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Teaching with Technology

Where to for Scholarly Discourse?

Ross Priory, Scotland.
The last presentation here at ICE 3 is a group act by Bruce Ingraham, Gráinne Conole, Chris Jones, and George Roberts, who have also set up a group blog in preparation for this talk, which some of us have already contributed to. Their focus is especially on scholarly communication through new media environments - and they begin by noting that unfortunately few ICErs did respond to their original blog-based challenge, which in itself provides some insight on the extent to which scholarly discourses have changed so far. Why is this so - are the topics available too dull; is there too little time available to participate in such environments; or are emerging new media not suited to scholarly discourse (which could also mean that scholarly discourse is unsuited to the modern world, however). If we are not professing our disciplines to one another using such new media environments, however, how can we enocurage our students to do so? If we do not do so, then who will - the people formerly known as students?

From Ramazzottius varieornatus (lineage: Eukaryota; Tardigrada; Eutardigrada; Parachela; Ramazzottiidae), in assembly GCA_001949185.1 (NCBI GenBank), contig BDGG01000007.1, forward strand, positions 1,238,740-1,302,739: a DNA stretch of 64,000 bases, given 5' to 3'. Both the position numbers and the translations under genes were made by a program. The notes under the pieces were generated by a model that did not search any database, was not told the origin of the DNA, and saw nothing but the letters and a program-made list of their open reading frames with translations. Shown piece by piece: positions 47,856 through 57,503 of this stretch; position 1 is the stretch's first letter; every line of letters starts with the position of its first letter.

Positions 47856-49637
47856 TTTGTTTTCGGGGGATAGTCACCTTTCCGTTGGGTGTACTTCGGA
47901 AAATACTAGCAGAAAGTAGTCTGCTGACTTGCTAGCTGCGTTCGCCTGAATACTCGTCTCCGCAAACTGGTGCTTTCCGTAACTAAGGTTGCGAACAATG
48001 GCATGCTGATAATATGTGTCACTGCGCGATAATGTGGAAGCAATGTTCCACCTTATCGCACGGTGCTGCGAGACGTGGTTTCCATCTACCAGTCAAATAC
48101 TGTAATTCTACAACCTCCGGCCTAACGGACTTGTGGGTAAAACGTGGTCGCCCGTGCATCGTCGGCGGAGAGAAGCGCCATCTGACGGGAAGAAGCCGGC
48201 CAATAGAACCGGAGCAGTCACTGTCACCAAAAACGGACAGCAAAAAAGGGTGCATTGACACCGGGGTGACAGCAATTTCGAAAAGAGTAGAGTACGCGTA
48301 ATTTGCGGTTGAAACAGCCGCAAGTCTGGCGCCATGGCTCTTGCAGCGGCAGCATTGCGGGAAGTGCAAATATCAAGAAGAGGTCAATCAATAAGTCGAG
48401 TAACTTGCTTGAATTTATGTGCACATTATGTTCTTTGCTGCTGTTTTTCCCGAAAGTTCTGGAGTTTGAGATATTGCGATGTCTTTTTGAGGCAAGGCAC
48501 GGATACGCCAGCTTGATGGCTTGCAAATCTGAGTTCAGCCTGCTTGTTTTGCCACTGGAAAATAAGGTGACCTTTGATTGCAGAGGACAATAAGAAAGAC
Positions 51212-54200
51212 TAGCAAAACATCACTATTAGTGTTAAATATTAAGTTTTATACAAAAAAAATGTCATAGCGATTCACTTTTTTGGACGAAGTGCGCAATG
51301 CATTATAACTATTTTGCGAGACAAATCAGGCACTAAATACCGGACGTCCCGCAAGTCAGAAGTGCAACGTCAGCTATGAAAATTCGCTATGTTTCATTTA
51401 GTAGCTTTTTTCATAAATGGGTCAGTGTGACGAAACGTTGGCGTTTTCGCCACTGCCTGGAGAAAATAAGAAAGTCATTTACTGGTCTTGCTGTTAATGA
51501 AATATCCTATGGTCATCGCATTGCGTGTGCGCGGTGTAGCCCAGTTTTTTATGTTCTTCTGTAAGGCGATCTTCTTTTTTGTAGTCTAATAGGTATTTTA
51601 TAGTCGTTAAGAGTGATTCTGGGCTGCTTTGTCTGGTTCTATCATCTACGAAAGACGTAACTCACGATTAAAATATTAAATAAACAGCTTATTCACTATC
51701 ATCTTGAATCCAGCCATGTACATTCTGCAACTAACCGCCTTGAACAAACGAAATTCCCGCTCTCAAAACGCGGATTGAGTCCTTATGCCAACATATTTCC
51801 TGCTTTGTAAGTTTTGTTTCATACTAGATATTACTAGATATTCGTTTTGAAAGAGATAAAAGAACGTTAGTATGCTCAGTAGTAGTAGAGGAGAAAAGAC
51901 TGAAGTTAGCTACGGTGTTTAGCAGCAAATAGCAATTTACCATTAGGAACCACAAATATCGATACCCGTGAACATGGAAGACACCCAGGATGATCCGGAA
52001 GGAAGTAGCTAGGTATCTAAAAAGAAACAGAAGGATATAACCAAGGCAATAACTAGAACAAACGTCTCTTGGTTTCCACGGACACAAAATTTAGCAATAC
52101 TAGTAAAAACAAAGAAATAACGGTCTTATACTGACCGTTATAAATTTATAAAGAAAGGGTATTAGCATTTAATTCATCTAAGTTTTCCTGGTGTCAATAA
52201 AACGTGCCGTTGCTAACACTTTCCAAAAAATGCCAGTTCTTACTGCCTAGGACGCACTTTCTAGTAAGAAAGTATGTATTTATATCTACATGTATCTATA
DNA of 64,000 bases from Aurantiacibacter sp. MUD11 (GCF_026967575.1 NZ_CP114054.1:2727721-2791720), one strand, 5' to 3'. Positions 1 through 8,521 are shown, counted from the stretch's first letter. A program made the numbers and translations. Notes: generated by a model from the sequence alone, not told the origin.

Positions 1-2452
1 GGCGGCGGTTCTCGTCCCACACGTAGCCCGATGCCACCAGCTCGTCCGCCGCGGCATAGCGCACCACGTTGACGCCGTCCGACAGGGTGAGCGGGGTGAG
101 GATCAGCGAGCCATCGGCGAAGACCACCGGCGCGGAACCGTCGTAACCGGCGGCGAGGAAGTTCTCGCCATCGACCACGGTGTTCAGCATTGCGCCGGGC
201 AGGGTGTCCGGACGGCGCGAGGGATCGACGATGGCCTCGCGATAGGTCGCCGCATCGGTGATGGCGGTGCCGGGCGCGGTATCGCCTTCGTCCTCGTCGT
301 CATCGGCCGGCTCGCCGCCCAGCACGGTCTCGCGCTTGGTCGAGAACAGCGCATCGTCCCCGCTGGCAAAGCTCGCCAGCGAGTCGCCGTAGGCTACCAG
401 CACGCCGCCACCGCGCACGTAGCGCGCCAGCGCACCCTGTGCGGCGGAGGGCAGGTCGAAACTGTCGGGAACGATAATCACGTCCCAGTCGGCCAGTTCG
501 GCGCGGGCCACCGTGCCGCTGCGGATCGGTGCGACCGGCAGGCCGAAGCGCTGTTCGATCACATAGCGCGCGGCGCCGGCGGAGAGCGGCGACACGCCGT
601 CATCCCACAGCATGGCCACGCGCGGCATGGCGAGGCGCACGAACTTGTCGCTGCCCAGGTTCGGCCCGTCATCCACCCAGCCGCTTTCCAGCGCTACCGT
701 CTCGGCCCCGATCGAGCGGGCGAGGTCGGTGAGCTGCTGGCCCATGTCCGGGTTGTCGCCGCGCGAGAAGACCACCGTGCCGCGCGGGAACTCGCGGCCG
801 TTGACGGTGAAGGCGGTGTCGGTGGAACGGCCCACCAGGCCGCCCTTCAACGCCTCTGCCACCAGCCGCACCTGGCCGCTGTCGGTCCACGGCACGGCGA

Teaching Global Citizenship

Ross Priory, Scotland.
The next speakers here at ICE 3 are Leah Macfadyen and Anne Hewling, presenting on their experiences with a University of British Columbia online course in global citizenship, which they developed from scratch. Aims of the course were for students to develop an understanding of the concept of global citizenship, as well as ultimately to consider the impact they might have as global citizens within local, national, and international communities. Students within this (elective) course come from a very brad range of disciplinary backgrounds (and in fact also from the universities of Hong Kong and Melbourne, who were remote partners in the project).

Produsage and Education

Ross Priory, Scotland.
ICE 3 Audience It's a clear but frosty morning here in Scotland - for the first time in some 14 years, I've had to scrape ice off the windshield of my car today... We've reached the last day of ICE 3, and I'll be the first speaker, presenting on the implications, for the field of education, of the move from production to produsage (full paper here). I'll try to record the talk as well, and if all works out I'll post it up here some time soon the recording is below as well as here. For now, here is my Powerpoint... I must also apologise to Debra Ferreday and Vivien Hodgson for not blogging their talk - my laptop was in use to run the presentation.